• Elissa

            I deeply disagree with your conclusions about Rome but I am interested in understanding these Protestant labels. Even after spending many years in Protestant churches during which I learned a lot about the Bible and Christianity, the labels have remained rather mystifying to me. Thanks for the clarification in your reply.

          • Right. The Reformers are the shoulders on which later theologians could stand to refine their understanding of Scripture.

      • Simple_Elder

        Steve – I hear you brother.

        My anonymity removes one level of discussion – the personal – and allows me to address the theology of your posts. Ignore my ecclesiological commitments. They are unimportant for the sake of this discussion. I also see you misunderstanding me – in my first post to Clint in this thread I praised you all for holding to the 5 sola’s – so I didn’t say you are “not the heirs of the same theological commitments and even historic traditions of the Protestant Reformation.” Please blame me for that misunderstanding.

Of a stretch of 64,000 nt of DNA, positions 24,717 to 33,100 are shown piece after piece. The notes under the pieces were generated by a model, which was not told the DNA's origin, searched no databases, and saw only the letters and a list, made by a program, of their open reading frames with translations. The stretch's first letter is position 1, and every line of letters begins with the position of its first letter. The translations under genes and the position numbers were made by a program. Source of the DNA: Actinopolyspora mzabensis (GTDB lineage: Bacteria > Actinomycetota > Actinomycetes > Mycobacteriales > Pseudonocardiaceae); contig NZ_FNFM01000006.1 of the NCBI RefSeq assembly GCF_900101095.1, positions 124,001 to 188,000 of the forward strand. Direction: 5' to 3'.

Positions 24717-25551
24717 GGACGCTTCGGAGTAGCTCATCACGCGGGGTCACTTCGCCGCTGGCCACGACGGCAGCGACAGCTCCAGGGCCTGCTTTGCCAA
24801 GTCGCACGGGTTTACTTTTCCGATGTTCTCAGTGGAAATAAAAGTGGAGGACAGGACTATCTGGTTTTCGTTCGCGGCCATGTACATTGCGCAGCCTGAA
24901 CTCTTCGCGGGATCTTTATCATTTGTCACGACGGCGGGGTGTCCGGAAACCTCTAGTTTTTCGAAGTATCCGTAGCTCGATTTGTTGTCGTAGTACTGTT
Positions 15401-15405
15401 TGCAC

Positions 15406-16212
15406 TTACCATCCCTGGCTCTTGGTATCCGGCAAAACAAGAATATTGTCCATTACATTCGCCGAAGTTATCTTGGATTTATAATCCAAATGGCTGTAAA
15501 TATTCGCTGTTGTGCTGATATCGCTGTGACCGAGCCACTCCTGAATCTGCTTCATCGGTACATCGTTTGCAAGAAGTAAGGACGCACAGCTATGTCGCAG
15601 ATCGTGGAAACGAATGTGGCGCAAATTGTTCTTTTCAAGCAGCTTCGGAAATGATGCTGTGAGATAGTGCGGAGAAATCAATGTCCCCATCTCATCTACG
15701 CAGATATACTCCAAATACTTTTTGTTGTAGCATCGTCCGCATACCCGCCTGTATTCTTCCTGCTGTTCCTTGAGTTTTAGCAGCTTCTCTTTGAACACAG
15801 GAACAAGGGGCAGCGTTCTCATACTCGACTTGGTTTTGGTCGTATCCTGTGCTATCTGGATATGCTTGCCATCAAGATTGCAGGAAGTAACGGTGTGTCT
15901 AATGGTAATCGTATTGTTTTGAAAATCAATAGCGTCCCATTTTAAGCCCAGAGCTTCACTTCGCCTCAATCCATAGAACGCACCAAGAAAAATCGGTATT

Now am I wrong, brothers, or might it be that you are searching for yourselves ecclesiologically? Could you be frustrated by trying to link up the glorious soteriological doctrines of the Reformation to the sometimes wacky ecclesiology of the same? You all know, right, that “Protestant” and “Reformed” were ecclesiological labels for centuries, and only became populist soteriological labels in the past few years?.